Arista Records LLC et al v. Lime Wire LLC et al
REPLY MEMORANDUM OF LAW in Support re: 242 MOTION for Preliminary Injunction Freezing Defendants' Assets.. Document filed by Capitol Records, Inc., Elektra Entertainment Group, Inc., Interscope Records, Laface Records LLC, Motown Record Company, L.P., Arista Records LLC, Priority Records LLC, Sony BMG Music Entertainment, UMG Recordings, Inc., Virgin Records America, Inc., Warner Bros. Records Inc., Atlantic Recording Corporation, BMG Music. (Klaus, Kelly)
Arista Records LLC et al v. Lime Wire LLC et al
REDACTED VERSION -COMPLETE VERSION FILED UNDER SEAL UNITED STATES DISTRICT COURT SOUTHERN DISTRICT OF NEW YORK ARISTA RECORDS LLC; ATLANTIC RECORDING CORPORATION; BMG MUSIC; CAPITOL RECORDS, INC.; ELEKTRA ENTERTAINMENT GROUP INC.; INTERSCOPE RECORDS; LAFACE RECORDS LLC; MOTOWN RECORD COMPANY, L.P.; PRIORITY RECORDS LLC; SONY MUSIC ENTERTAINMENT, fka SONY BMG MUSIC ENTERTAINMENT; UMG RECORDINGS, INC.; VIRGIN RECORDS AMERICA, INC.; and WARNER BROS. RECORDS INC., Plaintiffs, v. LIME WIRE LLC; LIME GROUP LLC; MARK GORTON; GREG BILDSON; and M.J.G. LIME WIRE FAMILY LIMITED PARTNERSHIP, Defendants. PLAINTIFFS' REPLY IN SUPPORT OF MOTION FOR PRELIMINARY INJUNCTION FREEZING DEFENDANTS' ASSETS Glenn D. Pomerantz (pro hac vice) Kelly M. Klaus (pro hac vice) Melinda E. LeMoine Jonathan H. Blavin (pro hac vice) Munger, Tolles & Olson LLP 355 South Grand Avenue Los Angeles, CA 90071 (213) 683-9100 Attorneys for Plaintiffs July 7, 2010
06 Civ. 05936 (KMW) ECF CASE
INTRODUCTION For all the sound and fury in their Opposition, Defendants say nothing about Gorton's
admission that he transferred Lime Group's 87.1% ownership interest in Lime Wire to his Lime Wire FLP because he was "highly concerned about being sued" and wanted to "protect the assets in the event of a legal judgment against me personally." Defendants also ignore the fact that Falco and Bildson each independently corroborated Gorton's deceitful intent. Lime Wire already has made at least to Gorton's Lime Wire FLP. A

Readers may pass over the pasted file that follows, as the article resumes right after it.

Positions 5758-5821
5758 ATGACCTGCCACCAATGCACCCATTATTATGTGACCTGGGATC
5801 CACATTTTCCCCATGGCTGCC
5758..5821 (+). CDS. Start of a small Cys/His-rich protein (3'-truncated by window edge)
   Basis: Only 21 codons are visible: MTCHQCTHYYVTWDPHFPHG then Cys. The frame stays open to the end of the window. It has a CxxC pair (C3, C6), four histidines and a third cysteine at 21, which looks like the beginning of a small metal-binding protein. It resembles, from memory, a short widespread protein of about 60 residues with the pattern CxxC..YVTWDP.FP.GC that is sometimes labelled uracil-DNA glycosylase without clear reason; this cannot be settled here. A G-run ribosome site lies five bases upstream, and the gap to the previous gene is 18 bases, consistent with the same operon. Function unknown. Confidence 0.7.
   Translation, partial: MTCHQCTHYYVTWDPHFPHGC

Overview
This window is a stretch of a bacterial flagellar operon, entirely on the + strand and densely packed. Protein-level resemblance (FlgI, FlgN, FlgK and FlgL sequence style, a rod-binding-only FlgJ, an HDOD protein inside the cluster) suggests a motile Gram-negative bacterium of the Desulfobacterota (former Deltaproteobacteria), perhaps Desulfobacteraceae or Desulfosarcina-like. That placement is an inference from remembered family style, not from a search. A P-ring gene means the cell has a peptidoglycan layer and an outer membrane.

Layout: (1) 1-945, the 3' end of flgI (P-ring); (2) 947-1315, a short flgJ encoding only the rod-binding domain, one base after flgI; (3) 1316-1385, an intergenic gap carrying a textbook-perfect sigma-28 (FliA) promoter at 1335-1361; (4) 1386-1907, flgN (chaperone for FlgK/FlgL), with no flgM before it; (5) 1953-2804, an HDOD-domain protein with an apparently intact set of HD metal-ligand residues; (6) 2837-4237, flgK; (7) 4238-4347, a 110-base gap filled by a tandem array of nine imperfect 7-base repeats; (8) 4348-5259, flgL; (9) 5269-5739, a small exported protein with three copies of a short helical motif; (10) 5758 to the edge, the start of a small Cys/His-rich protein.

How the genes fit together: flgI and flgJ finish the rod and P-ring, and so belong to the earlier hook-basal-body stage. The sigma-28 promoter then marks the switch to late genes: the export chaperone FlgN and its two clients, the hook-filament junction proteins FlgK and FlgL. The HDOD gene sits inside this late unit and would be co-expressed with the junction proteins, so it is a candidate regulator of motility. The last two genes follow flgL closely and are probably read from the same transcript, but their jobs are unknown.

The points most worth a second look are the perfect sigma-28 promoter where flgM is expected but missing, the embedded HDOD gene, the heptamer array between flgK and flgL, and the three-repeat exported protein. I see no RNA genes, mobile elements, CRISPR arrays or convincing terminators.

forensic accountant and ignoring the critical facts will not make Gorton's demonstrated intent to shield assets to frustrate a legal judgment disappear. Under settled law, Gorton's undisputed fraudulent intent alone is sufficient to warrant the freezing of Defendants' assets. The arguments that Defendants do make in their Opposition are meritless. Defendants are wrong that the freeze must be limited to Lime Wire's profits instead of its potential statutory damages liability. The cases are clear that Plaintiffs are entitled to an asset freeze that secures the funds necessary to cover, even in small part, the total potential statutory award. Grupo Mexicano de Desarrollo, S.A. v. Alliance Bond Fund, Inc., 527 U.S. 308 (1999) Defendants' showpiece case is inapposite because Plaintiffs have a judgment that Defendants are liable. Defendants also are wrong that the Proposed Order would block legitimate expenditures in the proper course of business to true third parties. The Order allows Defendants to make ordinary course payments, but provides procedures (including a fiscal agent) to ensure the payments are in fact legitimate. Based on the evidence of Gorton's transfers to Lime Wire FLP, there is strong reason to fear that shuffling assets among "Lime" entities is subterfuge for trying to evade a judgment. Notably, Lime Brokerage, which told the Court it wanted to participate in this Motion to show why it could not be used as a conduit for improper asset transfers, will not seek to file a brief at all. On the day it had to produce the communications with Gorton that were a prerequisite to its motion, see Doc. No. 258, Lime Brokerage announced it would not produce any documents or a witness. Klaus Reply Decl. ¶ 6. Legitimate payees have nothing to fear from the Proposed Order's transparency requirements. This Motion should be granted. -1-
THE COURT HAS AMPLE AUTHORITY TO FREEZE THE ASSETS OF DEFENDANTS TO SECURE A STATUTORY DAMAGES AWARD The Court has broad authority to freeze Defendants' assets to secure a potential statutory